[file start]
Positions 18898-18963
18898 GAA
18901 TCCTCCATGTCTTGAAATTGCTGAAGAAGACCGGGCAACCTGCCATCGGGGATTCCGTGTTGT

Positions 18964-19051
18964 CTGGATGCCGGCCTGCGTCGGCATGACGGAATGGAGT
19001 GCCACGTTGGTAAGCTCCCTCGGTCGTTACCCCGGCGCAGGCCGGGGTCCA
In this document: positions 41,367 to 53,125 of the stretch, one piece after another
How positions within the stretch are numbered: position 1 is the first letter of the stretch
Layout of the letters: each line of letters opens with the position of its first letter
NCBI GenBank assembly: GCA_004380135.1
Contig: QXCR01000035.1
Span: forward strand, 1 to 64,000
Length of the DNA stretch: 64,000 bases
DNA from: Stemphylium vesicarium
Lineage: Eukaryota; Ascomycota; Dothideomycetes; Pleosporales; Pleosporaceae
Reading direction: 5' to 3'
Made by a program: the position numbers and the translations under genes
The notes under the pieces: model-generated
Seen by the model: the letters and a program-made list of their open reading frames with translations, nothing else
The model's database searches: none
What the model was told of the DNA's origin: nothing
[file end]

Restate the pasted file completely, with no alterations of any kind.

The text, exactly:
Positions 18898-18963
18898 GAA
18901 TCCTCCATGTCTTGAAATTGCTGAAGAAGACCGGGCAACCTGCCATCGGGGATTCCGTGTTGT

Positions 18964-19051
18964 CTGGATGCCGGCCTGCGTCGGCATGACGGAATGGAGT
19001 GCCACGTTGGTAAGCTCCCTCGGTCGTTACCCCGGCGCAGGCCGGGGTCCA
In this document: positions 41,367 to 53,125 of the stretch, one piece after another
How positions within the stretch are numbered: position 1 is the first letter of the stretch
Layout of the letters: each line of letters opens with the position of its first letter
NCBI GenBank assembly: GCA_004380135.1
Contig: QXCR01000035.1
Span: forward strand, 1 to 64,000
Length of the DNA stretch: 64,000 bases
DNA from: Stemphylium vesicarium
Lineage: Eukaryota; Ascomycota; Dothideomycetes; Pleosporales; Pleosporaceae
Reading direction: 5' to 3'
Made by a program: the position numbers and the translations under genes
The notes under the pieces: model-generated
Seen by the model: the letters and a program-made list of their open reading frames with translations, nothing else
The model's database searches: none
What the model was told of the DNA's origin: nothing